The Northern Ireland secretary has confirmed the “Stormont brake” revealed in the new Brexit deal would be a veto, not just a delay.

Earlier this week, Rishi Sunak unveiled a fresh agreement with the EU to overcome trade barriers in Northern Ireland that he called a “decisive breakthrough”.

As part of the Windsor Framework, a “Stormont brake” would be introduced where the Northern Ireland Assembly can pause changes in EU goods law from applying in the country.

The UK government could then have a veto to halt the law applying in Northern Ireland permanently.

Read more:
What is the Windsor Framework?

But there have been questions about whether that would just delay the law taking effect.

However, Northern Ireland Secretary Chris Heaton-Harris has now confirmed it would be a complete veto.

He told Sky News’s Sophy Ridge on Sunday programme: “It’s a veto.

“When the concern is raised, that is when the delay kicks in and when it goes through the complete process, that is when the UK government can veto.”

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How will NI deal affect the economy?

The EU has said the measure can only be used as a matter of last resort amid concerns the UK would try to veto less significant legislation.

But Mr Heaton-Harris said: “I think if it was going to affect Northern Ireland in a significant way, we would veto EU law.

“You can’t be using a veto trivially but I don’t think actually the Northern Ireland Assembly would be using that trivially.”

All Stormont parties are due to receive briefings from government officials in the coming week over how the brake will operate.

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How will NI deal affect the economy?

‘I don’t want any deal to replace a problem with a problem’

Sinn Fein’s Stormont leader Michelle O’Neill said she has some concerns about the mechanism causing further issues but expressed a “cautious welcome” of the framework as a whole.

She also said it is time for the Democratic Unionist Party (DUP) to show “leadership” and agree to restore powersharing as it examines the deal – a year after the party refused to form a government in protest over the original Brexit deal.

Ms O’Neill, who is the First Minister Designate, told Sky News: “They should be back around the executive table, taking on the matters of the day.

“And then, yes, let us work through all the details of this in the deal because I equally have some concerns, particularly around this issue of a Stormont brake and what that might look like and how it can be used, because I certainly don’t want any deal to replace a problem with a problem.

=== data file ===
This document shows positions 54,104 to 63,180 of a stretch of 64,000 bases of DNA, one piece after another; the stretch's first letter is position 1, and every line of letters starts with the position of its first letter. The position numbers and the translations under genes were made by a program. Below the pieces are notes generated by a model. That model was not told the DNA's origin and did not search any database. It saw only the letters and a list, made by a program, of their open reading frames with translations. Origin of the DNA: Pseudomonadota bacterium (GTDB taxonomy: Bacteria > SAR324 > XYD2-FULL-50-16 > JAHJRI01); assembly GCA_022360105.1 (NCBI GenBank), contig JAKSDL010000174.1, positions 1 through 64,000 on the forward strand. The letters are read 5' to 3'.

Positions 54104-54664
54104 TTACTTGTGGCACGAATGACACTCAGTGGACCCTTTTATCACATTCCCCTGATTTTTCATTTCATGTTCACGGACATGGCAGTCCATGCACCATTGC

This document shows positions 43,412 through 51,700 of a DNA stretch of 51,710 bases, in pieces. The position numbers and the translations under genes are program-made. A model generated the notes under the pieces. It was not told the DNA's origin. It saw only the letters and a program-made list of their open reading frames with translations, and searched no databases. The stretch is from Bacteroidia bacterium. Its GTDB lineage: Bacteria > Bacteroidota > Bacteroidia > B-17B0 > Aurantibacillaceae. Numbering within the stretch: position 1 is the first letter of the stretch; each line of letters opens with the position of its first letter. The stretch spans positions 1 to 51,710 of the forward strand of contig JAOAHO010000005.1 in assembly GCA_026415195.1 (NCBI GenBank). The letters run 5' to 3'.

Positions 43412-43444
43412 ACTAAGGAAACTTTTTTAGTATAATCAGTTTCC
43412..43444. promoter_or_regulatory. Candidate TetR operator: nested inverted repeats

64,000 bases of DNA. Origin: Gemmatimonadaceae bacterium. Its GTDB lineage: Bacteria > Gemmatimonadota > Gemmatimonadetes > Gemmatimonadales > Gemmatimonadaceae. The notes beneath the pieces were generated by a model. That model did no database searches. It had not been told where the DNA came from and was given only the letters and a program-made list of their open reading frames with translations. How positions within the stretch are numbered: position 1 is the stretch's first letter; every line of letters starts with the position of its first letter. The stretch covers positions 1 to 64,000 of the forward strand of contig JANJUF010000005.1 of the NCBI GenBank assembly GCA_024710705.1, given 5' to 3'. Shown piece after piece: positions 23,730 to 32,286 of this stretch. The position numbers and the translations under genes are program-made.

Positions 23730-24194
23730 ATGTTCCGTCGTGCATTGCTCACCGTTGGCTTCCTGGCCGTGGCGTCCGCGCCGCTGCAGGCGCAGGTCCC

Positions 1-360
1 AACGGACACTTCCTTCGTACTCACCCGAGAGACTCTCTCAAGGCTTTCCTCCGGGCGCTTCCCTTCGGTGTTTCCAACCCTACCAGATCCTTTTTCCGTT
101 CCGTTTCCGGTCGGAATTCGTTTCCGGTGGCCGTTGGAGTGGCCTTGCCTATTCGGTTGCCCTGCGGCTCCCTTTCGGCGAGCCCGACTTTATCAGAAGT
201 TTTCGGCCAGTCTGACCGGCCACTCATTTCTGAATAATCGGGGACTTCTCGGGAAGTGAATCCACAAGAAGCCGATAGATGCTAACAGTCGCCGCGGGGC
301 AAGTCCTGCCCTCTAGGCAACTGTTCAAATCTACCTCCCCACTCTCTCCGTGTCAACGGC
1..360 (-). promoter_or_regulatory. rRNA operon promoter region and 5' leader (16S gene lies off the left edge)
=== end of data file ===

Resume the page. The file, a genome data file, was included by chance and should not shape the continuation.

“But these are things we can do whilst also being in the executive.”

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NI gives framework ‘cautious’ welcome

NI can participate in UK trade deals

Mr Heaton-Harris said he can guarantee Northern Ireland will be able to participate fully in future UK trade deals once the Windsor Framework is finalised.

Asked if he could guarantee that, he said: “Yes, we can and also we are now left with about 3% of what was existing EU laws are going to be in place after this gets adopted.

“That is the bare minimum required to allow Northern Ireland businesses the access they have to the European single market at this point.”

Asked if he may regret his words in the future, he added: “I am genuinely not worried about that.”

Put your questions to SNP leadership candidates

Sky News has announced a live TV debate with the three candidates in the race to be the next Scottish National Party leader and First Minister of Scotland.

Kate Forbes MSP, Humza Yousaf MSP and Ash Regan MSP will face questions from Sky News’ Political Editor Beth Rigby. The one-hour show will be aired on Monday March 13th at 8pm live from Edinburgh.

If you have a question for the candidates you can contact us at:

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MPs still have to vote on the deal, including the DUP, but Mr Heaton-Harris said he believes the framework means the executive will now get “up and running”.

Last week the government passed legislation allowing the Northern Ireland secretary to call an election in the country in the next year.

But Mr Heaton-Harris refused to put a timeframe on when he would call an election if Stormont is not functioning again.

“I’ve learned from previous lessons in Northern Ireland that you don’t set time frames and even if you have one in your mind, you would never give it publicly,” he said.